There were few inspectors who were not duly impressed from 1895 onwards by the gravity of the evils that inspection, as distinguished from mere examination, revealed to them ; but it may be doubted if there were many inspectors who realised then, what some among them see clearly now, that the evils which distressed them were significant as symptoms even more than as sources of mischief, as symptoms of a deep-seated and insidious malady, of the gradual ossification of the spiritual and mental muscles of both the teacher and the child, of the gradual substitution in the elementary school of machinery for life.

For us of the Twentieth Century who know enough about education to be aware of the shallow-ness of our knowledge of it, and of the imperfection of the existing educational systems of our country, it may be difficult to realise that in the years when things were at their worst, at any rate in the field of elementary education, the Nation in general and the “Department” in particular were well content that things should remain as they were, well content that the elementary school should be, not a nursery of growing seedlings and saplings, but a decently efficient mill, and that year after year this mill should keep on grinding out its dreary and meaningless “results.” But in truth that ignorant optimism, that cheap content with the actual, was a sure proof that things were at their worst; for

” When we in our viciousness grow hard,
(O misery on’t) the wise gods seal our eyes
In our own filth ; drop our clear judgments ; make us
Adore our errors “;

and the multiform discontent with education in its present stage of development, which is characteristic of our own generation, and which is in some ways so confusing and disconcerting, and so unfavourable to the smooth working of our educational machinery, has the merit of being a healthy and hopeful symptom.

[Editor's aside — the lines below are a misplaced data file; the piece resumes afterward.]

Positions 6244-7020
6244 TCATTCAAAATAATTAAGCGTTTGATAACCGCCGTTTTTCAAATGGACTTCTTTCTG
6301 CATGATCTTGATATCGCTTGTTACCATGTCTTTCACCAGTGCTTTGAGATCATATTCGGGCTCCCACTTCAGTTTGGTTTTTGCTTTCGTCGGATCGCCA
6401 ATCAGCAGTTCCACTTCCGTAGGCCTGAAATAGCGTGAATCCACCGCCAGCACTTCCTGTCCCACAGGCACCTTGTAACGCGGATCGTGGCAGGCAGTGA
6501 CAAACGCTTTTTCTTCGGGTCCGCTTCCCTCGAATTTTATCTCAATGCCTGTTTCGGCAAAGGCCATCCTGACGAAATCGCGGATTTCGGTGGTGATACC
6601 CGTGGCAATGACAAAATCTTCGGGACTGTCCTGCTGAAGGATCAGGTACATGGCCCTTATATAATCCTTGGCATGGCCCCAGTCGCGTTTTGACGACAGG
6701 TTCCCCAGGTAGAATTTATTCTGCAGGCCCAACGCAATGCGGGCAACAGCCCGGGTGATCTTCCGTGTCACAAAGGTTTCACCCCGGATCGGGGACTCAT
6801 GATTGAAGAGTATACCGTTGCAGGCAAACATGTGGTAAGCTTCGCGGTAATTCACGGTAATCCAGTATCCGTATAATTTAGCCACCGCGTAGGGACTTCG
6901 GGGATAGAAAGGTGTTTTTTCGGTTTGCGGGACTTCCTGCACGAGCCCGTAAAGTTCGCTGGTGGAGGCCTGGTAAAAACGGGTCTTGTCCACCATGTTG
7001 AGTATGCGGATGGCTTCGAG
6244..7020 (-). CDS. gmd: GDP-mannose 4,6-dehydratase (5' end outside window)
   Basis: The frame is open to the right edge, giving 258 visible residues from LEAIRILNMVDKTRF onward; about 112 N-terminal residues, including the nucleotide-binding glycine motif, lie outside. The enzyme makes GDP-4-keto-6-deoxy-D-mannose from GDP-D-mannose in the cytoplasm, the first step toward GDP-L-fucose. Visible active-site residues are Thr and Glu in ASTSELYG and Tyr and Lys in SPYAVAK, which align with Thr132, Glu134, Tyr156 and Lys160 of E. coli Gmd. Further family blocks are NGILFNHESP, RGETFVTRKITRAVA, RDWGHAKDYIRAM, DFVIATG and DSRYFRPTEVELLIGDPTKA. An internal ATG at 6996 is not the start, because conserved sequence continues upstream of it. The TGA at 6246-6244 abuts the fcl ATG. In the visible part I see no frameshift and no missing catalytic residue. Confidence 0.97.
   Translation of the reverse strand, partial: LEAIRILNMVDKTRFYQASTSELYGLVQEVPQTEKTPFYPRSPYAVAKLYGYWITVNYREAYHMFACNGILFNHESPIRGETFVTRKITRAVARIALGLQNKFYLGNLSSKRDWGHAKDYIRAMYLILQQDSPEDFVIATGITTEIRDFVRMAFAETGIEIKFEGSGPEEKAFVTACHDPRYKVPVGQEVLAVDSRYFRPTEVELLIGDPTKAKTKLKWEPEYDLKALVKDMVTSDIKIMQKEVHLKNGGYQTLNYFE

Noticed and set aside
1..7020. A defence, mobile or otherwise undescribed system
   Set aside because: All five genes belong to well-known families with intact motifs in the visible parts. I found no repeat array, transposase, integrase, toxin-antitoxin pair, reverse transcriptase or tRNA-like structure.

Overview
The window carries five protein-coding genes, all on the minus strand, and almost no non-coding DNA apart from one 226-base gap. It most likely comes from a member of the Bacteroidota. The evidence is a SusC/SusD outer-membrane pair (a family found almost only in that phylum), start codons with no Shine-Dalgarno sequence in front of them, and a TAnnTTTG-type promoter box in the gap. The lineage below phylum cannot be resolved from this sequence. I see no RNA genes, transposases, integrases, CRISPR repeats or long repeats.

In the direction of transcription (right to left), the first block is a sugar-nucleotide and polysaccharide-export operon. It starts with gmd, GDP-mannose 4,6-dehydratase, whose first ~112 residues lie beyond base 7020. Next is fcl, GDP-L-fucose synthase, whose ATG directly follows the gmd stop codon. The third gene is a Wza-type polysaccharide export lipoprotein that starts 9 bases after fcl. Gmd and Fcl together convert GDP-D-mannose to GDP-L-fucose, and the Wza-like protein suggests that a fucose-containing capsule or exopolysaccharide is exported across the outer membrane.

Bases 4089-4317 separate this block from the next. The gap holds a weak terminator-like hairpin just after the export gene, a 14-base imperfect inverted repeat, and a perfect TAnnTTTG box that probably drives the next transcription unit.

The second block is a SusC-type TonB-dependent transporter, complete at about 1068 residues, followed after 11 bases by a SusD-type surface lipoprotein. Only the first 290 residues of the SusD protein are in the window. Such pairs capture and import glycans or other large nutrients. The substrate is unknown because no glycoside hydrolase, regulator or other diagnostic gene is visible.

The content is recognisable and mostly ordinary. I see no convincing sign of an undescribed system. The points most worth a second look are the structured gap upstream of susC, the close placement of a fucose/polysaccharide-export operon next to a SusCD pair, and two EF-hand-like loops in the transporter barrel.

But bad as things were in those days, there was at least one redeeming feature. The children were compelled to work, to exert themselves, to “put their backs into it.” The need for this was obvious. The industry of the child meant so much professional reputation and, in the last resort, so much bread and butter to his teacher. It is true that the child was not allowed to do anything by or for himself; but it is equally true that he had to do pretty strenuously whatever task was set him. He had to get up his two (or three) ” Readers ” so thoroughly that he could be depended upon to pass both the reading and the dictation test with success. He had to work his abstract sums in arithmetic correctly. He had to take in and remember the historical and geographical information with which he had been crammed. And so forth. There must be no shirking, no slacking on his part. His teachers worked hard, though “not according to knowledge”; and he must do the same. Active, in the higher sense of the word, he was never allowed to be ; but he had to be actively receptive, strenuously automatic, or his teacher would know the reason why.

Such was the old regime. Its defects were so grave and so vital that, now that it has become discredited (in theory, if not in practice), we can but wonder how it endured for so long. As an ingenious instrument for arresting the mental growth of the child, and deadening all his higher faculties, it has never had, and I hope will never have, a rival. Far from fostering the growth of those great expansive instincts sympathetic, aesthetic, and scientific which Nature has implanted in every child, it set itself to extirpate them, one and all, with ruthless pertinacity. As a partial compensation for this work of wanton destruction, it made the child blindly obedient, mechanically industrious, and (within very narrow limits) accurate and thorough. I have described it at some length because I see clearly that no one who does not realise what the elementary school used to be, in the days of its sojourn in the Land of Bondage, can even begin to understand why it is what it is to-day.”

(p.102-111)